In a traditional divorce, parents are often battling between themselves about how to take care of the children, both financially and emotionally, when the family is no longer living together in one household. One of our goals with our clients is to assist them with a post-divorce budget that is related to the children in ways that decreases the contention in a divorce and puts the focus on the best interests of the children.
Focusing on a Child-Centered Divorce
One of the starting points in budgeting is to sit down with the parents and asking them to do their best at filling out a budget form. We may ask them to bring in their checkbook so we can go over everything and isolate those expenses that only relate to the children. Expenses include clothing, childcare, those related to daily living, extracurricular activities, additional educational needs, and others.
In most cases, children are spending time post-divorce in two homes. The goal is to create a living experience for the children that is as close to the one they had prior to the parents’ divorce no matter which home they are in.
We also need to forecast to the future and estimate what those costs might be. Will the children need transportation? Their own vehicle? How will college expenses and weddings be paid for? What if a grandchild needs funding? We go as deep as the parents want to go. The divorce process is always focused on the children first.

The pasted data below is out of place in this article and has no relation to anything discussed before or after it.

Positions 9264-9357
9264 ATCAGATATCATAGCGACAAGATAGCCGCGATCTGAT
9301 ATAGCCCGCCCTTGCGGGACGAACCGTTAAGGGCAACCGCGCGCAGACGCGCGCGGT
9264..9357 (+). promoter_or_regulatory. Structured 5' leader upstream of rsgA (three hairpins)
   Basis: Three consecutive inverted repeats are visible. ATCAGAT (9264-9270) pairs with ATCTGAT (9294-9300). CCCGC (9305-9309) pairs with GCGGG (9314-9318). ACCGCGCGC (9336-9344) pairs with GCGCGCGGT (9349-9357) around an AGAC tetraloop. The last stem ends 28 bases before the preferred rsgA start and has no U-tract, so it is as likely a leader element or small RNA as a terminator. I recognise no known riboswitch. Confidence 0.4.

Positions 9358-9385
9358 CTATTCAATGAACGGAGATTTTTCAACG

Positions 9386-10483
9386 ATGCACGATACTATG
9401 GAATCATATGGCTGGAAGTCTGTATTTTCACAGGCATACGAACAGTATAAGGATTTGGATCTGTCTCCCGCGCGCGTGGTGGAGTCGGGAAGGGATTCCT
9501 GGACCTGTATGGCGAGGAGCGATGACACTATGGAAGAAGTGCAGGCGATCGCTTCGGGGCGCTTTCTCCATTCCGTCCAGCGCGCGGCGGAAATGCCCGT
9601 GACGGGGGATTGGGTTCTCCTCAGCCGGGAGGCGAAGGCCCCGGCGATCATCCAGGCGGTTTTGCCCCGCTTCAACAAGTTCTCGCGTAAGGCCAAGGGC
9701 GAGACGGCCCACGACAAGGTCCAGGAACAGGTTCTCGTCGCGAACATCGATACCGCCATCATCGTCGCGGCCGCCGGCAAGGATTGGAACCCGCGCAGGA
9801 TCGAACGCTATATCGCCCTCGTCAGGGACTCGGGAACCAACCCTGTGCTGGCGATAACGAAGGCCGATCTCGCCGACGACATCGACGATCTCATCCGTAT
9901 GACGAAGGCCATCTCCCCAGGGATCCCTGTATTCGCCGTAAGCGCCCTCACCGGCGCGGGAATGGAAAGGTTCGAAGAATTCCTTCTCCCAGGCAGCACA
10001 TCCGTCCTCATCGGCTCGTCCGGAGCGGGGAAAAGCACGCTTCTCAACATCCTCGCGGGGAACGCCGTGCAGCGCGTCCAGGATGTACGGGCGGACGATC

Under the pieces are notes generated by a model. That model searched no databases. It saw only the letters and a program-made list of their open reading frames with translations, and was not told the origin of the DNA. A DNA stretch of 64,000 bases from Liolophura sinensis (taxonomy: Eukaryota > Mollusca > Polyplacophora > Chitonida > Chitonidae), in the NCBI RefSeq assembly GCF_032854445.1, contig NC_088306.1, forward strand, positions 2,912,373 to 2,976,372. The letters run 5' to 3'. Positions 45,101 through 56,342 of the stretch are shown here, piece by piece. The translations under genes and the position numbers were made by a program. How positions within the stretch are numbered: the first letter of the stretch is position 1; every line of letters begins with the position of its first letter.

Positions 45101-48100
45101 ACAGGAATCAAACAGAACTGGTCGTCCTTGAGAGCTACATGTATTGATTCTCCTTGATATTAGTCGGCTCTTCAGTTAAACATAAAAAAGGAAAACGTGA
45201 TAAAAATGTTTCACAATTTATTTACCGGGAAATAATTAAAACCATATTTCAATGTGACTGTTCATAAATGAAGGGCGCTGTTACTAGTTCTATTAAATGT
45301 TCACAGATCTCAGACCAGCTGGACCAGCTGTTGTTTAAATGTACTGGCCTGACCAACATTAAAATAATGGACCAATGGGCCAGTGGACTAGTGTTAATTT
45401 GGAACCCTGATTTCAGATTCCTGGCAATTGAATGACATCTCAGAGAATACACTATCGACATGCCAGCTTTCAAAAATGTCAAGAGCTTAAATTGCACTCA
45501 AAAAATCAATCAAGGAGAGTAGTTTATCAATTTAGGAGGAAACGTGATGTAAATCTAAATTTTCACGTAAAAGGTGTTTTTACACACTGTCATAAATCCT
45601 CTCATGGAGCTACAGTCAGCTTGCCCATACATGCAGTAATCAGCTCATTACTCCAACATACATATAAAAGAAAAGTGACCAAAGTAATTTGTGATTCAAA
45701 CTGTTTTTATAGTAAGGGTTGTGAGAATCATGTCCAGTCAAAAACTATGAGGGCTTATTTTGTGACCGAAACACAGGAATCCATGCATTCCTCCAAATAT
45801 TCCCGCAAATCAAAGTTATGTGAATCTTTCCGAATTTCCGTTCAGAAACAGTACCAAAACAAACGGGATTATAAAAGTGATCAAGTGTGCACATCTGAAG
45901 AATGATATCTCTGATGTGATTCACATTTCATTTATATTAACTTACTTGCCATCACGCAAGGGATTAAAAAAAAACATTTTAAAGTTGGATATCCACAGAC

We do our best to be sure the process is unobtrusive. We want the children to feel as little disruption to their lives as possible. We want the children to know that not much is going to change. Mom and Dad are still Mom and Dad and are still going to love them, still be available when the child needs them, and are still going to participate in the children’s life events.
Collaborative Divorce Process and Children
We have found that the Collaborative Divorce process enables a child-centered divorce to happen. It gives the decision-making power to the parents. When the decision-making rests with the judge, in many jurisdictions the case load is so heavy that the judge is reading the relevant documents just moments before the parents enter the courtroom. It seems as though the judge makes decisions almost on the fly. Whereas when the decisions are made together by the parents, they are more likely to be followed down the road.
The Collaborative Divorce process is an excellent way to keep your divorce child centered. Doing so results in happy and emotionally healthier children because their parents realized the importance of their needs throughout the divorce.
This article, written by J.D. Heberger, was originally published at Collaborative Divorce California.